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Lung cancer cell, SEM

Lung cancer cell, SEM

C045/6258

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48.0 MB (4.2 MB compressed)

4726 x 3548 pixels

40.1 x 30.0 cm ⏐ 15.8 x 11.8 in (300dpi)

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Credit

ANNE WESTON, FRANCIS CRICK INSTITUTE / SCIENCE PHOTO LIBRARY ANNE WESTON, FRANCIS CRICK INSTITUTE / SCIENCE PHOTO LIBRARY

Restrictions

Images not to be used by the tobacco industry.

Caption

Lung cancer cell with blebs, coloured scanning electron micrograph (SEM). Lung cancer occurs when abnormal cells divide in a chaotic and uncontrolled manner resulting in the formation of a tumour in the lungs. Lung cancer is the most common cause of cancer death in the UK. In 2016 it accounted for 21% of all cancer deaths in the UK. In terms of survival, approximately 5% will survive 10 years or more and 10% will survive 5 years or more. This particular cell is displaying a process known as blebbing. Blebbing (shown in blue) is a bulge or protrusion of the plasma membrane of the cell which is visible on the cell surface. Blebbing is often seen during programmed cell death (apoptosis) or may be seen when a cell is undergoing physical or chemical stresses. It also has important functions in cellular processes like cell locomotion, playing a role in cell migration. Magnification: x3500 when printed at 10 cm wide.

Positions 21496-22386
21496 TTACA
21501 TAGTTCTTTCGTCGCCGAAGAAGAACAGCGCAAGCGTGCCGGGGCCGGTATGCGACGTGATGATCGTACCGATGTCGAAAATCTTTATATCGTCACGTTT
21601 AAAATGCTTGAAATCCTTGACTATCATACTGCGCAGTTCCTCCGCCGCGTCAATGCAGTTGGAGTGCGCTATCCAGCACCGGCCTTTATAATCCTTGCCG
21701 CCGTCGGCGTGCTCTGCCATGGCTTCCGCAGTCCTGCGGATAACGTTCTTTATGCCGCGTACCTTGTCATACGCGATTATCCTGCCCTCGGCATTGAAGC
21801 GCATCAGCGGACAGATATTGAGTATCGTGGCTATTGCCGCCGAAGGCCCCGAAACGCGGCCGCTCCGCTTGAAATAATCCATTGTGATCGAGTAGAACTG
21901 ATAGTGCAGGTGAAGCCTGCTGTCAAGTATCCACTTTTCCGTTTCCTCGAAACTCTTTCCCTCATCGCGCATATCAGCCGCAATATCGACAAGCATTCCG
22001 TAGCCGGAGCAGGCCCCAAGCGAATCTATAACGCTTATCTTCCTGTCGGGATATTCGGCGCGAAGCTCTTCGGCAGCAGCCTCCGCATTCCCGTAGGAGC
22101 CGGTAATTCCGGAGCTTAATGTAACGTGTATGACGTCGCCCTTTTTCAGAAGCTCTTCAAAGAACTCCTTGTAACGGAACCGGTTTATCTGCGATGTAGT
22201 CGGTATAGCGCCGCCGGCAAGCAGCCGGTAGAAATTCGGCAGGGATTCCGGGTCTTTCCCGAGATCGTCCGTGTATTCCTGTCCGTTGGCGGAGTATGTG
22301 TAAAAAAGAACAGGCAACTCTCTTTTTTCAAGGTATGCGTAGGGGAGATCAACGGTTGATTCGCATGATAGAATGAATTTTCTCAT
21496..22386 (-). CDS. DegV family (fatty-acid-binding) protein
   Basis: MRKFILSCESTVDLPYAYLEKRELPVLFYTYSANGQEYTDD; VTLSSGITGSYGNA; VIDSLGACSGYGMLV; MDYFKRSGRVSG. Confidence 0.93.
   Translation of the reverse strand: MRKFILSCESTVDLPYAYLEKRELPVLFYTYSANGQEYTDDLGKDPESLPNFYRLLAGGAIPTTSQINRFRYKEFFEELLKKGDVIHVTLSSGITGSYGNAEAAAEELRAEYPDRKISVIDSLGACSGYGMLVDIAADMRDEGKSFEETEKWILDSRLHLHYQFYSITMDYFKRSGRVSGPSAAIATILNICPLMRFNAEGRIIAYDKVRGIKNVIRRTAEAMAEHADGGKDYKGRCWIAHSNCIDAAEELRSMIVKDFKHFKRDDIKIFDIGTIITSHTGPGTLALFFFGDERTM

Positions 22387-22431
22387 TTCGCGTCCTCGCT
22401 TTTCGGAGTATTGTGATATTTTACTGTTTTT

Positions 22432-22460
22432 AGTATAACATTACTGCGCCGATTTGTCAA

Release details

Model release not required. Property release not required.

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